But good grief, the books I’m reading now do not make this easy.

First off, the one I’m reading now, I’m just not far enough into it to cast. I’m only about 1/5 of the way through The Knife of Never Letting Go, and I do not know enough about any of the characters to cast them. So I decided to move to the one I just finished, Under the Never Sky. And it is hard.

You’re going to need to forgive me now, because I am just not up on my teen/child actors and actresses. I tried to pick mostly from people I’d seen act in at least something (the glaring exception being Aria), but that means sometimes they’re a bit of a stretch. There’s probably some awesome actors/actresses out there that I’ve never heard of that could do a great job on these roles. And the two child parts – Cinder and Talon – would probably do better with unknown actors. But saying “unknown” is no fun! So here we go.

Aria: Emma Roberts

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Aria is 17, dark-haired, beautiful, and was genetically engineered to be an angelic operatic singer. I haven’t actually seen Emma Roberts in anything, but I’ve heard she’s good, and she looks like I picture Aria. The singing would have to be dubbed though. While Emma Roberts is a passable pop singer, you need to have some serious pipes and be classically trained to pull off Tosca.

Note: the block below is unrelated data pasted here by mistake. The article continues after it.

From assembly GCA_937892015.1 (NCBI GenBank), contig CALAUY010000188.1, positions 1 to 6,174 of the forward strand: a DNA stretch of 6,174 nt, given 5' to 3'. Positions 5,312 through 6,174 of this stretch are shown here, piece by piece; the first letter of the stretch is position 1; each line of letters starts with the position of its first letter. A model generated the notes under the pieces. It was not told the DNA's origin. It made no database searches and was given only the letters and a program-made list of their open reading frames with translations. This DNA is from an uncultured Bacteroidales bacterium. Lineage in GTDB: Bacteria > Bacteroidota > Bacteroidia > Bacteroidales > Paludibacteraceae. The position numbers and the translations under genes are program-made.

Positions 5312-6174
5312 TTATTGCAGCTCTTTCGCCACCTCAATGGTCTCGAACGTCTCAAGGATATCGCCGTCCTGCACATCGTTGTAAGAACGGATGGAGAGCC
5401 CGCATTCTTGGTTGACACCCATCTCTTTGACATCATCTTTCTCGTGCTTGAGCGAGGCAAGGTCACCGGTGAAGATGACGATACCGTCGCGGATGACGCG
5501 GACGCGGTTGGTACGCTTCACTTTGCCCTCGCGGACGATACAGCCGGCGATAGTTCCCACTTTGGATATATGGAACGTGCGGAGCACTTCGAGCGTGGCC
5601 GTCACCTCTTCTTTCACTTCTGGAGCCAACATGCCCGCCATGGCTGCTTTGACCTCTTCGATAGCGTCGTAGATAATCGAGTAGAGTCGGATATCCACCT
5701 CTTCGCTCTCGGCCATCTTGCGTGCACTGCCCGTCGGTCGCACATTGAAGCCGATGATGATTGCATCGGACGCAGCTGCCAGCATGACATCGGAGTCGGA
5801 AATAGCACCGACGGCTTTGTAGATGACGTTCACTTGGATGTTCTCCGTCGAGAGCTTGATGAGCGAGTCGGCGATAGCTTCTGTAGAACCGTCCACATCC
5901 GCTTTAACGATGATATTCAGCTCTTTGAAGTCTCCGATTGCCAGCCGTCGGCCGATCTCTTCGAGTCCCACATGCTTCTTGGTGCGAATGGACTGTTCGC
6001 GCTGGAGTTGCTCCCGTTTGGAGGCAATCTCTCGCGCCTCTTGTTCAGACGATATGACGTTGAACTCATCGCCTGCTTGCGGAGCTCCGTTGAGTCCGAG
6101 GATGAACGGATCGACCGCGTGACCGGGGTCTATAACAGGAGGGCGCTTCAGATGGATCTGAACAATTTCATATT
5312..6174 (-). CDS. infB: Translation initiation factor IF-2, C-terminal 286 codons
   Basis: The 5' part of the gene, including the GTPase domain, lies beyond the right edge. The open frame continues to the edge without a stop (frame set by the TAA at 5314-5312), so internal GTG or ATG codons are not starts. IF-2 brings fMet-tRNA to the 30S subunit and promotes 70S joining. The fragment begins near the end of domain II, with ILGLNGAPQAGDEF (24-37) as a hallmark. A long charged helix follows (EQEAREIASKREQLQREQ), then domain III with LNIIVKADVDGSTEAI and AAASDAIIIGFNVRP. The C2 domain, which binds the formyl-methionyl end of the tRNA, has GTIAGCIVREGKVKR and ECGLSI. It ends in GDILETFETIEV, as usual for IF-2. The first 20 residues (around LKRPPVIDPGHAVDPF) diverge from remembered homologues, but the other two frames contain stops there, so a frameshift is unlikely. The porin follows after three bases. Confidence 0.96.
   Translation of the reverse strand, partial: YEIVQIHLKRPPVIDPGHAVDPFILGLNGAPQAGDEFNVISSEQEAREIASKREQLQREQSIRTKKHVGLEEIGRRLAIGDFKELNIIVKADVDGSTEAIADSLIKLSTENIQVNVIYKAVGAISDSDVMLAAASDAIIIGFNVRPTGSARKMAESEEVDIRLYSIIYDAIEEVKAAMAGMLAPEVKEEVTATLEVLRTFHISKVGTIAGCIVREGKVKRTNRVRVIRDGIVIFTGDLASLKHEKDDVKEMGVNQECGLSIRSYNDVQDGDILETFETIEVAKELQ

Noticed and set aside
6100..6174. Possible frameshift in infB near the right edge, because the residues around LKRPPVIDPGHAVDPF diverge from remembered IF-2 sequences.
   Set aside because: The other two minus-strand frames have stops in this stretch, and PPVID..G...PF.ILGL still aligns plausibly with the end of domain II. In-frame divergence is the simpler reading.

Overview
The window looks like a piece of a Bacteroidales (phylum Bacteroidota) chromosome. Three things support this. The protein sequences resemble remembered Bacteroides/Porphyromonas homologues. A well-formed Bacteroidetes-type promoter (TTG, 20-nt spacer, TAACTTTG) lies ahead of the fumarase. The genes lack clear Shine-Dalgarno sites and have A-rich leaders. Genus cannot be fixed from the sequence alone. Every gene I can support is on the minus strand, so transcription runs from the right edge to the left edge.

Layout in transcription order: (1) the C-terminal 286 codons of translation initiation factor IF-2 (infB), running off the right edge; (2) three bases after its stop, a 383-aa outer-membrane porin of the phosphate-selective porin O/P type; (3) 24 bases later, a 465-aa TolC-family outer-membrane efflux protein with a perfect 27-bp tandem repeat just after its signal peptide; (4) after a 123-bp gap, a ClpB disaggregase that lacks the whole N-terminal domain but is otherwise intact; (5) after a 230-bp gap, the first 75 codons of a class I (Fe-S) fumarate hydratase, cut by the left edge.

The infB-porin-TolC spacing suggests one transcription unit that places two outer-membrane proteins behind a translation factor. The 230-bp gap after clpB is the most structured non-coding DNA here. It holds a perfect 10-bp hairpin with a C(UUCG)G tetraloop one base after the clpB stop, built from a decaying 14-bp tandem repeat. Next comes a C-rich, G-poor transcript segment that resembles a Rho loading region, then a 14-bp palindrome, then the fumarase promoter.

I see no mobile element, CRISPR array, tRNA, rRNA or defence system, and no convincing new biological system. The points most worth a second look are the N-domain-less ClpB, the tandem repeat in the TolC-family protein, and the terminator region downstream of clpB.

Perry: Matt Lauria

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Perry is 18, blond-haired, muscular, and kind of scary. Let’s just ignore for a minute the fact that Matt’s actually nearly 28 years old. I looked him up thinking he couldn’t possibly be much past his early 20s. So apparently the boy (er, man) ages well. I really enjoyed him on his one season of Friday Night Lights, and while the rugged and savage character of Perry is extremely different from the squeaky-clean Luke Cafferty, I think he could pull it off.

Roar: Zac Efron

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PLEASE DON’T HATE ME. No seriously. Roar is described as being dark haired, with movie-star good looks, and is highly charismatic and charming.  So, High School Musical aside, I actually think Zac Efron is a pretty good fit.

Cinder: Joel Courtney

Photo Credit: Rob Sentz photostream at

Yup, that’s the kid from Super 8. Cinder is supposed to be 12 years old, skeletally thin (so Joel – or any kid cast to play him – would have to lose some weight), and carries around a wariness and sadness with him. I don’t really know of a lot of younger teen actors, but I thought the kids were the best part of Super 8 (the alien sure as heck wasn’t), and I think Joel would make a pretty decent Cinder.